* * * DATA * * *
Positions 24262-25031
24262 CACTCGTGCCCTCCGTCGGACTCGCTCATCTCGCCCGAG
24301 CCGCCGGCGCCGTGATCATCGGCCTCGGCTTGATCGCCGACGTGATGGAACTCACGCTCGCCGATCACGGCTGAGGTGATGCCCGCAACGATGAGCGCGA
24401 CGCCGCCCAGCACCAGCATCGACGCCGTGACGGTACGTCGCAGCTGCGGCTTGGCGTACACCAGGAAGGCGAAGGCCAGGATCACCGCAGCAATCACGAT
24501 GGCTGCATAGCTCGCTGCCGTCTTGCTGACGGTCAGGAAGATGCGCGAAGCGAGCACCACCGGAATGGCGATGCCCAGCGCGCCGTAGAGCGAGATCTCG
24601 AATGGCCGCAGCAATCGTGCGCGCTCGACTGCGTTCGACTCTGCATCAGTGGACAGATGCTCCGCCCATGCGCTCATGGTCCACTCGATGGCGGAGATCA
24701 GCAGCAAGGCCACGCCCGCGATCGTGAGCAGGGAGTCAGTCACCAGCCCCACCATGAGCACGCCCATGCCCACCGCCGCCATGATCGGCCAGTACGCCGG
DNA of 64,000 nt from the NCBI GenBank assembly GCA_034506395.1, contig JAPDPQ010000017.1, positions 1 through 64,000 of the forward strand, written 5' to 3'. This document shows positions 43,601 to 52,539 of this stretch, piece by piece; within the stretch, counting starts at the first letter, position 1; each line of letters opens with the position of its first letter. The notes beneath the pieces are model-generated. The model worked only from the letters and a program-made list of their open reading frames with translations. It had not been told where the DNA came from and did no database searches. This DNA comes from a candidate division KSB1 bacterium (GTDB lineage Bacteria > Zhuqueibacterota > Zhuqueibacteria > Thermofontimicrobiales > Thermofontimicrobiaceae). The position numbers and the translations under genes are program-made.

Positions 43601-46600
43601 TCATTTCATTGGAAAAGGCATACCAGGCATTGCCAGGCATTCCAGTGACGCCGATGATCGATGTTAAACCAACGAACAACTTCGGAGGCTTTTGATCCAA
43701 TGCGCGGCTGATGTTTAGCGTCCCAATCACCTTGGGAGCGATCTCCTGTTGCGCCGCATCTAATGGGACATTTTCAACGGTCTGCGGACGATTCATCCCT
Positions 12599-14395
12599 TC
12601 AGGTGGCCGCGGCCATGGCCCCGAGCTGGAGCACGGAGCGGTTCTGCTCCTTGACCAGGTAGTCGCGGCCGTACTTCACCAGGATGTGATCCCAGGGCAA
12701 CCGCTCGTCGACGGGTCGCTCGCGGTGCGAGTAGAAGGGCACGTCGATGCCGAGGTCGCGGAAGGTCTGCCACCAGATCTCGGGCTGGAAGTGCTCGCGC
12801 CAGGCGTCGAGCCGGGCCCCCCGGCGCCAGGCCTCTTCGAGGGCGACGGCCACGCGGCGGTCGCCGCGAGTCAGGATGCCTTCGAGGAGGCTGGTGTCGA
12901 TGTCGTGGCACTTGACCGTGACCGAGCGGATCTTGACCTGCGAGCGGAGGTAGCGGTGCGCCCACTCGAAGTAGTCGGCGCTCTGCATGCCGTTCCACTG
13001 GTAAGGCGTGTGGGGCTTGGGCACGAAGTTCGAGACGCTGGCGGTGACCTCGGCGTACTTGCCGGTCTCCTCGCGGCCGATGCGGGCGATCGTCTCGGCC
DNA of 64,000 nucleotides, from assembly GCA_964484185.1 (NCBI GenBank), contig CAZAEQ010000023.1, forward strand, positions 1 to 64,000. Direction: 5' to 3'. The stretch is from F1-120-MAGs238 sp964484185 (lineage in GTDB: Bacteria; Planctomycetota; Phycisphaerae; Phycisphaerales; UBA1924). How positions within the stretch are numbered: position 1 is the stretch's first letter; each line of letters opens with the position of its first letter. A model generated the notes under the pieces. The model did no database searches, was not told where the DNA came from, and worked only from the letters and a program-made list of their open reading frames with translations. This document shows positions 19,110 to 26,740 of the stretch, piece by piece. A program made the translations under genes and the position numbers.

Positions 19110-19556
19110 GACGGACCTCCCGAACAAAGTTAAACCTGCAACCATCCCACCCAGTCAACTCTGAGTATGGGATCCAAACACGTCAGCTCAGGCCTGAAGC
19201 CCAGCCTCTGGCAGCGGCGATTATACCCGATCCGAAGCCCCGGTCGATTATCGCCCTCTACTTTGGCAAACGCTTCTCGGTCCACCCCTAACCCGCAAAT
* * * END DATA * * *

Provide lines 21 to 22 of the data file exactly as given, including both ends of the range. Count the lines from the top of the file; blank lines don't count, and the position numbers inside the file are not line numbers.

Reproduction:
19110 GACGGACCTCCCGAACAAAGTTAAACCTGCAACCATCCCACCCAGTCAACTCTGAGTATGGGATCCAAACACGTCAGCTCAGGCCTGAAGC
19201 CCAGCCTCTGGCAGCGGCGATTATACCCGATCCGAAGCCCCGGTCGATTATCGCCCTCTACTTTGGCAAACGCTTCTCGGTCCACCCCTAACCCGCAAAT